These imaging tests help doctors diagnose about 75% to 85% of breast cancers. Detection rates get better as a woman ages, because breasts become less dense with age. This makes tissue easier to see through on mammograms.

Advancing technology raises detection rates. One study showed that using 3D mammography along with digital mammograms improved detection rates and lowered the number of women who had to return for more tests because of a suspicious finding.

How Often Should I Have a Mammogram?

Your risk of breast cancer goes up as you age. But experts disagree about when you should have your first mammogram.

The American Cancer Society recommends that women ages 40 to 44 should have a choice to start yearly screening mammograms. Women 45 to 54 should have a mammogram each year, and those 55 years and over should get mammograms every 1 to 2 years. But the U.S. Preventive Services Task Force recommends screening every 2 years from ages 50 through 74 and says the decision to start yearly screening mammograms before age 50 should be an individual one. Talk with your doctor about when you should start getting them.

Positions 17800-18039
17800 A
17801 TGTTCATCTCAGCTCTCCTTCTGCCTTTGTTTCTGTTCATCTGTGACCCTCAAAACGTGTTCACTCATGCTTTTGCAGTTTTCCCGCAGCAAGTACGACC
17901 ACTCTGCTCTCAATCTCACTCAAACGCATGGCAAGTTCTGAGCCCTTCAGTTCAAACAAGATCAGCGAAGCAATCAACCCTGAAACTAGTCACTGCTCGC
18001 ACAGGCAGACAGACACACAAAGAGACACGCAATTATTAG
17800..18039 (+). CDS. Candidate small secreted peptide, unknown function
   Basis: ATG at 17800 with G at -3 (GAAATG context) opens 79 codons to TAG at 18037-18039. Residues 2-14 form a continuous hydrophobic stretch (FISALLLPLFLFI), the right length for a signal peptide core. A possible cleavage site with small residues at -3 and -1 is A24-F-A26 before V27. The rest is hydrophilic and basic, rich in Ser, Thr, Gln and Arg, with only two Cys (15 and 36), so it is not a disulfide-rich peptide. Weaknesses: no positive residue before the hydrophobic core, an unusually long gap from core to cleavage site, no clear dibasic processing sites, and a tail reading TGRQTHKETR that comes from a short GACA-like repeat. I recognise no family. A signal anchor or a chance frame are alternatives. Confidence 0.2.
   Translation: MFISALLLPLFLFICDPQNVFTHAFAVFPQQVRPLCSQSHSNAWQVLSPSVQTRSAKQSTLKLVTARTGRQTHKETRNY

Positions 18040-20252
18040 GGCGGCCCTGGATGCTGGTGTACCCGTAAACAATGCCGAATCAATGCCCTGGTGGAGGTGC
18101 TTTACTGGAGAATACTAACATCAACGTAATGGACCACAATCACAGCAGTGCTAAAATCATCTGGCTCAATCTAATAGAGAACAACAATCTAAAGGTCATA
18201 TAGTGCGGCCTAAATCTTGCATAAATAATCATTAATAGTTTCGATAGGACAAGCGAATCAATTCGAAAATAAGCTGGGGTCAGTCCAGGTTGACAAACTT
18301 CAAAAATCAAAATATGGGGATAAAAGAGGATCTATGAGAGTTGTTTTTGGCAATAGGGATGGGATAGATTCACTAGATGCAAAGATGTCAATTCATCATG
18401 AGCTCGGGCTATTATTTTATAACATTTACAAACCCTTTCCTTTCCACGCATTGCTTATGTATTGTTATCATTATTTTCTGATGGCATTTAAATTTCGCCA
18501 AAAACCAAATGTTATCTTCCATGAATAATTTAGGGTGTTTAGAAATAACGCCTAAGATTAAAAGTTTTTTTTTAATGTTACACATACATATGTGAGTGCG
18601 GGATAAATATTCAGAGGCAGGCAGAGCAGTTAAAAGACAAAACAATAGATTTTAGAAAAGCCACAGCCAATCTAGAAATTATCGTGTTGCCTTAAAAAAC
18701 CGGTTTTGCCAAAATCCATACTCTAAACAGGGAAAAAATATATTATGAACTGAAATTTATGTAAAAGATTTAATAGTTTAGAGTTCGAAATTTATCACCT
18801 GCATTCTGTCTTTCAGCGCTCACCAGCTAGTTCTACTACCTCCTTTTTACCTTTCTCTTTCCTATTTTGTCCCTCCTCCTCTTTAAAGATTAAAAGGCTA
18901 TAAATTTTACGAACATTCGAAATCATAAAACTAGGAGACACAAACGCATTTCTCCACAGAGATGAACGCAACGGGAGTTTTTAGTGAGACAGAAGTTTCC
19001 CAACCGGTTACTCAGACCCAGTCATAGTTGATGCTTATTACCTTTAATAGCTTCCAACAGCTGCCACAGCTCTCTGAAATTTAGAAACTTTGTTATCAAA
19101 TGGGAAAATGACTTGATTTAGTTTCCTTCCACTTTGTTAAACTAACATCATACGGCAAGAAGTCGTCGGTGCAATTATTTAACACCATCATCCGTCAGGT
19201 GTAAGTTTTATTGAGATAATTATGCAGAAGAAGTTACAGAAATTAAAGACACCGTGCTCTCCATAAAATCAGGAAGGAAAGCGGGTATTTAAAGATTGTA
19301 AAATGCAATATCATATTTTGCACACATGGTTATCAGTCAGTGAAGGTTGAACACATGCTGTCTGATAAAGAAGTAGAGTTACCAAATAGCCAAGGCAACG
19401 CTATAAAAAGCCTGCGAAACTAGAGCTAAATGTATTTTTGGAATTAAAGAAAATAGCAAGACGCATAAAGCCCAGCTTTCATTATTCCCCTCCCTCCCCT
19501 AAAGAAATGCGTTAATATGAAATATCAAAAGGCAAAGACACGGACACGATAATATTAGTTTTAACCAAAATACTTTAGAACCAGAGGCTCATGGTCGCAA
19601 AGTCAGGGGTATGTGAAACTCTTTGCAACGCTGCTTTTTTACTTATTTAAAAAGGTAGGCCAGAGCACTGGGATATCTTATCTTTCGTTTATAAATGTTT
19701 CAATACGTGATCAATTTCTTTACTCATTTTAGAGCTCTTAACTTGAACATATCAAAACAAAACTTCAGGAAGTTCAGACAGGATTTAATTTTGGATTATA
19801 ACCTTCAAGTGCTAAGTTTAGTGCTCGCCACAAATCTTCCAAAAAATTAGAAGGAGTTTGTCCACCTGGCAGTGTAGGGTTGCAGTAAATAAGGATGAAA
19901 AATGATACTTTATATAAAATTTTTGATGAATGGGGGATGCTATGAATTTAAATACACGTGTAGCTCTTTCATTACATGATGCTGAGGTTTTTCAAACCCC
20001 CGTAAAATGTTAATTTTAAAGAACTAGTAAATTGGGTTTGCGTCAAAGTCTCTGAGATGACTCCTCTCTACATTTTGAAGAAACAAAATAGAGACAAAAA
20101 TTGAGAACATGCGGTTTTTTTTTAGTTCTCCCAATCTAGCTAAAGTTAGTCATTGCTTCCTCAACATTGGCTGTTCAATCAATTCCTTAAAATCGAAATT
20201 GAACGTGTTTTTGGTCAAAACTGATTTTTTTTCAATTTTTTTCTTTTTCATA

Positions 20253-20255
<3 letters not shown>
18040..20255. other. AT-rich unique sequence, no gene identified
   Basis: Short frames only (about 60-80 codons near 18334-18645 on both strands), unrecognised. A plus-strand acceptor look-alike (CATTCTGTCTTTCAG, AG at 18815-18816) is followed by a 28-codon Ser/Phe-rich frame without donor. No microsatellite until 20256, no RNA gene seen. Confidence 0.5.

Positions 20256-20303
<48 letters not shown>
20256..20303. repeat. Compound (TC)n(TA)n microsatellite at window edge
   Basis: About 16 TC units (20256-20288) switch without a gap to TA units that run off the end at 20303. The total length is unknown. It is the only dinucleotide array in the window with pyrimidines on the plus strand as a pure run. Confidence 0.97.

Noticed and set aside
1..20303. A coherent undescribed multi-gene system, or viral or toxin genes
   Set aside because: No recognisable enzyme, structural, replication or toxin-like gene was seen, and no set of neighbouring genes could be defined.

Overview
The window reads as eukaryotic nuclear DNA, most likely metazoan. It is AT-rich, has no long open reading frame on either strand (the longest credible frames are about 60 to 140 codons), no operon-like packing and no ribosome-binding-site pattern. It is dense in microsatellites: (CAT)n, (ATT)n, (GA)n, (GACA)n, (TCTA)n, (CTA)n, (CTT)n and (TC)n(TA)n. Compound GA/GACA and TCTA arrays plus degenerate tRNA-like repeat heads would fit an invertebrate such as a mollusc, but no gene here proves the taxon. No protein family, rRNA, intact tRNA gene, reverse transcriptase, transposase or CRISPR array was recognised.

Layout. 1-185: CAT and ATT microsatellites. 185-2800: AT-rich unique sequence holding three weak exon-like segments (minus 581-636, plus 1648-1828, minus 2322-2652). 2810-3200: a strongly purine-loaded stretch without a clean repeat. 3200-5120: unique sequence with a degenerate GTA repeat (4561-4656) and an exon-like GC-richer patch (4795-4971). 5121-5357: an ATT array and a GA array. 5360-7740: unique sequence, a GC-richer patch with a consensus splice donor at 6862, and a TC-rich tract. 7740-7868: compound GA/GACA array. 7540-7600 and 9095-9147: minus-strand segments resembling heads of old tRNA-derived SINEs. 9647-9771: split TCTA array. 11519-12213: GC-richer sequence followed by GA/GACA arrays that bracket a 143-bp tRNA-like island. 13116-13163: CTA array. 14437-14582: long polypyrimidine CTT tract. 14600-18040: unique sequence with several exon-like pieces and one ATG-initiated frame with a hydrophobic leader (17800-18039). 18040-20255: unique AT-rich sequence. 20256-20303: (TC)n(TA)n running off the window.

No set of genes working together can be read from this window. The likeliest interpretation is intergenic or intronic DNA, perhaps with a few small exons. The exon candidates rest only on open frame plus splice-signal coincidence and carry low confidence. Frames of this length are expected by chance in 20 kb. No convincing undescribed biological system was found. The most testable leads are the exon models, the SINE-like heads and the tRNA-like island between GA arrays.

If your doctor tells you you're at high risk for breast cancer, or if you have close family members who got the disease at an early age, you might want to consider getting screened earlier.

Most experts recommend that you continue to have these screenings as long as you are in good health and are expected to live at least another 10 years.

Mammograms are an important part of your health history. If you go to another health care provider or move, take the film (mammogram) with you.

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Should I Still Do Breast Self-Exams?

Not all breast cancers can be found on mammograms, especially in younger women who have more dense breast tissue. You may also have breast exams done by your health care provider (physician or nurse) every 3 years starting at age 20 and every year starting at age 40.

WebMD Medical Reference Reviewed by Gabriela Pichardo on January 26, 2020

Sources

SOURCES:

The American Cancer Society.

Journal of the American Medical Association.

WomensHealth.gov: ''Mammogram Fact Sheet.'' 

Friedewald, S, Journal of the American Medical Association, June 2014.

National Cancer Institute: “Mammograms.”

BreastCancer.org: “Combining 3-D and Digital Mammograms Appears to Find More Cancers With Fewer False Positives.”

U.S. Preventive Services Task Force: “Breast Cancer Screening.”

Cleveland Clinic: “Breast Health.”

UpToDate: “Patient Information: Breast Cancer Screening (Beyond the Basics).”